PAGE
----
WINTER PARK, Fla. — A controversial bill blunting the benefits of installing solar panels is on its way to a vote in the Florida House Wednesday.
Meanwhile, some local communities are scrambling to take advantage of those incentives before they’re eliminated.
Homeowners in Seminole County are teaming up to get a better deal on their panels. However, Florida lawmakers want to cut the discount power customers get when they sell their extra energy back to the grid, much to the delight of the power companies.
University of Central Florida Political Science Professor Aubrey Jewett says solar energy is an investment that keeps stacking up. He says the dozens of solar panels on his own roof have cut his monthly power bill in half since they were installed four years ago.
“You don’t have to do anything with them,” Jewett said. “Every time there’s a sunny day, they create energy.”
As a member of a co-op between Seminole County and Winter Park, called Solar United Neighbors, Jewett got his panels at a discount.
“You get it at a really reasonable price, because you’re banding together with a lot of other folks, and a solar installer gives you a good deal,” Jewett said.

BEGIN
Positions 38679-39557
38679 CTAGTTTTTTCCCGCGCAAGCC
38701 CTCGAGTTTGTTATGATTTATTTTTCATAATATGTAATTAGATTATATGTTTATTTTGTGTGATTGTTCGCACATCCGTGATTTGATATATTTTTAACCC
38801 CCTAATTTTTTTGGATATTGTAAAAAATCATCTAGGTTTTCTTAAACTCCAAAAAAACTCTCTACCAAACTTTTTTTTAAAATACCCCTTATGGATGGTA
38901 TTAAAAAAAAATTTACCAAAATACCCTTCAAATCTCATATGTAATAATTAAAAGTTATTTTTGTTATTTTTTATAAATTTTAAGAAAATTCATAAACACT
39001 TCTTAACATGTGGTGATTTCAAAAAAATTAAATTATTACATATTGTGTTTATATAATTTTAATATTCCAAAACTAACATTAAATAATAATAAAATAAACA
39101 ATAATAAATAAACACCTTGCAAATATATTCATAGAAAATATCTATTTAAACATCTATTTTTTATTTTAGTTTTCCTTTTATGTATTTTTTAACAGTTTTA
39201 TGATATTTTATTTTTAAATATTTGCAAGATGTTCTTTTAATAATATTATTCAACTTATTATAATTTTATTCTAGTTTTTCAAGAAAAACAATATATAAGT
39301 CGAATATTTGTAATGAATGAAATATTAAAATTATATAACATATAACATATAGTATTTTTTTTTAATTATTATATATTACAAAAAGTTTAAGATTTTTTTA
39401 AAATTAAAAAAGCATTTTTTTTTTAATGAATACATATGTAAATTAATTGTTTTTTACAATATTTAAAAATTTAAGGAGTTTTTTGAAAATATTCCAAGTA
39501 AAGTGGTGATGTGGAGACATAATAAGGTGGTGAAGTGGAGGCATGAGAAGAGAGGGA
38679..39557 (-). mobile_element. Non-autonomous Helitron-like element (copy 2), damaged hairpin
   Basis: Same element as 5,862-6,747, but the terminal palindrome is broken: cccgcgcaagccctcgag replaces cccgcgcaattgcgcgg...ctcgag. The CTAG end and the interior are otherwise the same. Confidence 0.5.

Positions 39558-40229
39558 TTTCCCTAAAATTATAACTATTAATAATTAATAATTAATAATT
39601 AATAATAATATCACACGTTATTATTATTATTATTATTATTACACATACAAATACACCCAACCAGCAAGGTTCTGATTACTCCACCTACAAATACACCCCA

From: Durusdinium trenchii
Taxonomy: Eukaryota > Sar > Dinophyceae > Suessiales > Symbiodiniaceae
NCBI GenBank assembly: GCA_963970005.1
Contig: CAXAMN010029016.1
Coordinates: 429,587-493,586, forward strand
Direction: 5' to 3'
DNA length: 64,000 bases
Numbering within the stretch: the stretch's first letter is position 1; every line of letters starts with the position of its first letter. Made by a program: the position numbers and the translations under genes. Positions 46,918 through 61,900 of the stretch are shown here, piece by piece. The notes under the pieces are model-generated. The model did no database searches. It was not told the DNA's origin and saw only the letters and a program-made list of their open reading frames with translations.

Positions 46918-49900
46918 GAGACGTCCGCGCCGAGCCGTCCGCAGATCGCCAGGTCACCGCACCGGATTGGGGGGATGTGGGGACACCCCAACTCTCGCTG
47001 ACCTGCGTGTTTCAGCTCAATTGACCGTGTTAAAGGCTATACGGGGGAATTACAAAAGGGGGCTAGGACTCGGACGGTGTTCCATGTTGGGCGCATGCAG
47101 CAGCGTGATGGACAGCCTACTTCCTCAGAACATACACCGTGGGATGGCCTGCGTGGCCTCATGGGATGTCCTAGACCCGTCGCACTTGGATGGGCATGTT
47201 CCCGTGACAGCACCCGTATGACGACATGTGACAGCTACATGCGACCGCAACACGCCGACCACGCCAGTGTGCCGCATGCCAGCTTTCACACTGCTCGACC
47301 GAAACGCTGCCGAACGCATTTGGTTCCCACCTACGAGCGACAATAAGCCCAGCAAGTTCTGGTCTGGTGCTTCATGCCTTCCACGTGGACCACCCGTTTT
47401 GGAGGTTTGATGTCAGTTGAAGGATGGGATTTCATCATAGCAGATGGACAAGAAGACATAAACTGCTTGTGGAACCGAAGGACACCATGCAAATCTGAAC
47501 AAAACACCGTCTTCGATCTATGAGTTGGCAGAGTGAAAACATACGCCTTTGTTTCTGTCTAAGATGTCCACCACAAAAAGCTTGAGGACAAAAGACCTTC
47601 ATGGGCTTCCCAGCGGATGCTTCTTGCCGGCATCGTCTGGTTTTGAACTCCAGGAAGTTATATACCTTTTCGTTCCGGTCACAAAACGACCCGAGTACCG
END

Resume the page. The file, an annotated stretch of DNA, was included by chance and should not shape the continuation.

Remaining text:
However, a House bill backed by Florida Power and Light lobbyists would cut the amount of money new solar customers can make selling their energy by more than half.
Supporters say typically wealthy solar customers are not paying as much to maintain the electrical grid, and are therefore costing working class households millions.
Experts in the solar industry say that’s not true. They point to studies that show the cost is negligible, and say the bill makes it close to impossible for lower-income households to afford solar panels.
They call the bill a job killer.
Jewett says every dollar a customer spends on solar panels is a dollar a power company doesn’t need to speed on power plants.
“Every single person that puts solar panels on their roof has less money going to FPL,” Jewett said. “So they’re going to fight that as best they can.”
Under the Solar United program, the average upfront cost for solar panels ranges from $6,000 to $19,000 in Florida.
Under the current conditions, they say homeowners can make up to a $40,0000 profit over the lifetime of the panels.
The bill is expected to easily pass the full House on Wednesday, when its fate will be sent to the Senate.
Jewett’s co-op is accepting new interested households through May, when it will begin negotiating with solar installers.
The hope will be to have panels switched on in time to be grandfathered into the existing system until everyone switches to the wholesale rate in 20 years.
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